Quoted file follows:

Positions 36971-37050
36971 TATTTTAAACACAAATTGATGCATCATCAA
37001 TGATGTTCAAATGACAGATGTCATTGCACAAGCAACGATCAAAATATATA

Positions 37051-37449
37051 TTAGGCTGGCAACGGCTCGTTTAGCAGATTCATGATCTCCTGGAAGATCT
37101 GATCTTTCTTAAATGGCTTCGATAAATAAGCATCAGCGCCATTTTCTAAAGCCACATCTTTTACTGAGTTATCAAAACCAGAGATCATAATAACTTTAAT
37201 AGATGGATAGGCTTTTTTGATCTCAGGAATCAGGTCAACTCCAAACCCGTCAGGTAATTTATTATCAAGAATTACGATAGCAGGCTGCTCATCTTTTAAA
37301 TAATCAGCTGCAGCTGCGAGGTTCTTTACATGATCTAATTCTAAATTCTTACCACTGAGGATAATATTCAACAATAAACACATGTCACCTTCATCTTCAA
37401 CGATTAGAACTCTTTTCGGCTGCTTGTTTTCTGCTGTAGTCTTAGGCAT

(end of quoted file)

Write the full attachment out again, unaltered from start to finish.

Positions 36971-37050
36971 TATTTTAAACACAAATTGATGCATCATCAA
37001 TGATGTTCAAATGACAGATGTCATTGCACAAGCAACGATCAAAATATATA

Positions 37051-37449
37051 TTAGGCTGGCAACGGCTCGTTTAGCAGATTCATGATCTCCTGGAAGATCT
37101 GATCTTTCTTAAATGGCTTCGATAAATAAGCATCAGCGCCATTTTCTAAAGCCACATCTTTTACTGAGTTATCAAAACCAGAGATCATAATAACTTTAAT
37201 AGATGGATAGGCTTTTTTGATCTCAGGAATCAGGTCAACTCCAAACCCGTCAGGTAATTTATTATCAAGAATTACGATAGCAGGCTGCTCATCTTTTAAA
37301 TAATCAGCTGCAGCTGCGAGGTTCTTTACATGATCTAATTCTAAATTCTTACCACTGAGGATAATATTCAACAATAAACACATGTCACCTTCATCTTCAA
37401 CGATTAGAACTCTTTTCGGCTGCTTGTTTTCTGCTGTAGTCTTAGGCAT